The San Francisco 49ers entered last week with nearly $13 million in salary-cap space. Since then, the team has cleared out some tied-up cash with moves like trading away defensive tackle DeForest Buckner, releasing guard Mike Person, and restructuring running back Jerick McKinnon's deal.

The team also re-signed several key players, like defensive end Arik Armstead and safety Jimmie Ward.

Before the moves, the 49ers ranked No. 27 — or the sixth-least — when it came to salary-cap space. Where does the team stand now?

According to Albert Breer of The MMQB, and per a report from the NFL, San Francisco now has nearly $19.5 million in salary-cap space with which to work. That moves the team to the ninth-least amount of salary cap space, or No. 24 when it comes to total salary-cap wiggle room.


Don't expect the 49ers to hear that and go on a spending spree. The team has mostly focused on maintaining its Super Bowl contending roster and bringing back many of its own players. The 49ers let veteran wide receiver Emmanuel Sanders walk. He would have eaten up a good chunk of that salary-cap space had he been retained. The fact that next month's draft has one of the deepest receiver classes in recent years likely had a lot to do with that.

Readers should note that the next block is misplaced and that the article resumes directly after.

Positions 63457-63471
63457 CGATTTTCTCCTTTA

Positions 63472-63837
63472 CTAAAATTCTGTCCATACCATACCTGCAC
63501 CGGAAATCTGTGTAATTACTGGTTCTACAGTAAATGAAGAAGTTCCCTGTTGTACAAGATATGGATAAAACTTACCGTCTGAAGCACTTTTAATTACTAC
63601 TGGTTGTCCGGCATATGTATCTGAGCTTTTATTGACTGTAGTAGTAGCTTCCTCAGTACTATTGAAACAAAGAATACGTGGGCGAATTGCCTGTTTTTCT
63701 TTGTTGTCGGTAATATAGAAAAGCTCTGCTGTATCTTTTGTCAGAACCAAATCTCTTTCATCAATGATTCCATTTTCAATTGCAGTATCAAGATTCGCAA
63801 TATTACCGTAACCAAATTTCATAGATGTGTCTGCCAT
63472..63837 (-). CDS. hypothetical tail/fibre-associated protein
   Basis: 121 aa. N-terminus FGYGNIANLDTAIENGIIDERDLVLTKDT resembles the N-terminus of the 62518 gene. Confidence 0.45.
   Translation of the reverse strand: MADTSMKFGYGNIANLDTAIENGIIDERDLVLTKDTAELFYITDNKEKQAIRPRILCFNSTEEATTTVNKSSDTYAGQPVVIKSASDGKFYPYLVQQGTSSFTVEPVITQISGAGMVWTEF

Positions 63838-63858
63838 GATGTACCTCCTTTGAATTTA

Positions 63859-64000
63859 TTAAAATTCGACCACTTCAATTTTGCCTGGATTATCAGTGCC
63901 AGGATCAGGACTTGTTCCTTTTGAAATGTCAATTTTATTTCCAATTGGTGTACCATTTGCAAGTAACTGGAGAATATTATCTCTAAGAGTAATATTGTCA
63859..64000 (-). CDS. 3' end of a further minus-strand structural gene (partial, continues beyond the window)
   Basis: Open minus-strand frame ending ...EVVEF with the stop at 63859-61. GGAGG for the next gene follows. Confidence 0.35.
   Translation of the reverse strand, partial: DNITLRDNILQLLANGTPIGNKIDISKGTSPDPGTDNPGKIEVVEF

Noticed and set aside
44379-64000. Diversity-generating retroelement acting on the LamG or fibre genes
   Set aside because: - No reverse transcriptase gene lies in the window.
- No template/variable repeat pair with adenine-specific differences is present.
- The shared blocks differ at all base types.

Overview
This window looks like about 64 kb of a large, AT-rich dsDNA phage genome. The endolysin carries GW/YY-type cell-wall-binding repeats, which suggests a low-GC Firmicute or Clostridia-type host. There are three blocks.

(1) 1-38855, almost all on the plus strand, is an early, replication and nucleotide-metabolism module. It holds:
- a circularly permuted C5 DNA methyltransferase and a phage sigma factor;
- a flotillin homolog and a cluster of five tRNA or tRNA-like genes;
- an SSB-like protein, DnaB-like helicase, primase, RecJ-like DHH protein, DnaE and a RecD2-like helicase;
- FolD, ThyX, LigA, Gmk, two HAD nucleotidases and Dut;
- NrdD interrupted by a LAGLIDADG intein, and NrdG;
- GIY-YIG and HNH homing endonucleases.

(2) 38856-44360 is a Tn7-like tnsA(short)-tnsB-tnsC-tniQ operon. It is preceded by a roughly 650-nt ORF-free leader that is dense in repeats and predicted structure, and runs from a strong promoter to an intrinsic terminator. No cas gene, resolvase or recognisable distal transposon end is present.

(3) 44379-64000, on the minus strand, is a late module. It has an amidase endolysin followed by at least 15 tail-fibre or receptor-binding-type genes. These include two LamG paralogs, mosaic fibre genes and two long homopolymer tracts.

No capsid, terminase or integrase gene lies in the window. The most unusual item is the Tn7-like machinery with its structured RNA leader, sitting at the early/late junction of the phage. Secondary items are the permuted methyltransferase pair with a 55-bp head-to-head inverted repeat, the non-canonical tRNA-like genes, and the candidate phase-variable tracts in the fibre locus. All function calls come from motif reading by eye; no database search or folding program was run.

San Francisco owns two first-round selections. It has its own at No. 31 but also acquired the No. 13 overall pick from the Indianapolis Colts with the trade of Buckner.

And for those hoping for a trade for Odell Beckham Jr., remember that he is due to earn $14.25 million in 2020.

Instead, the 49ers will probably shift focus on locking up more of their core young talent, like All-Pro tight end George Kittle, who is primed to become the highest-paid tight end in the league.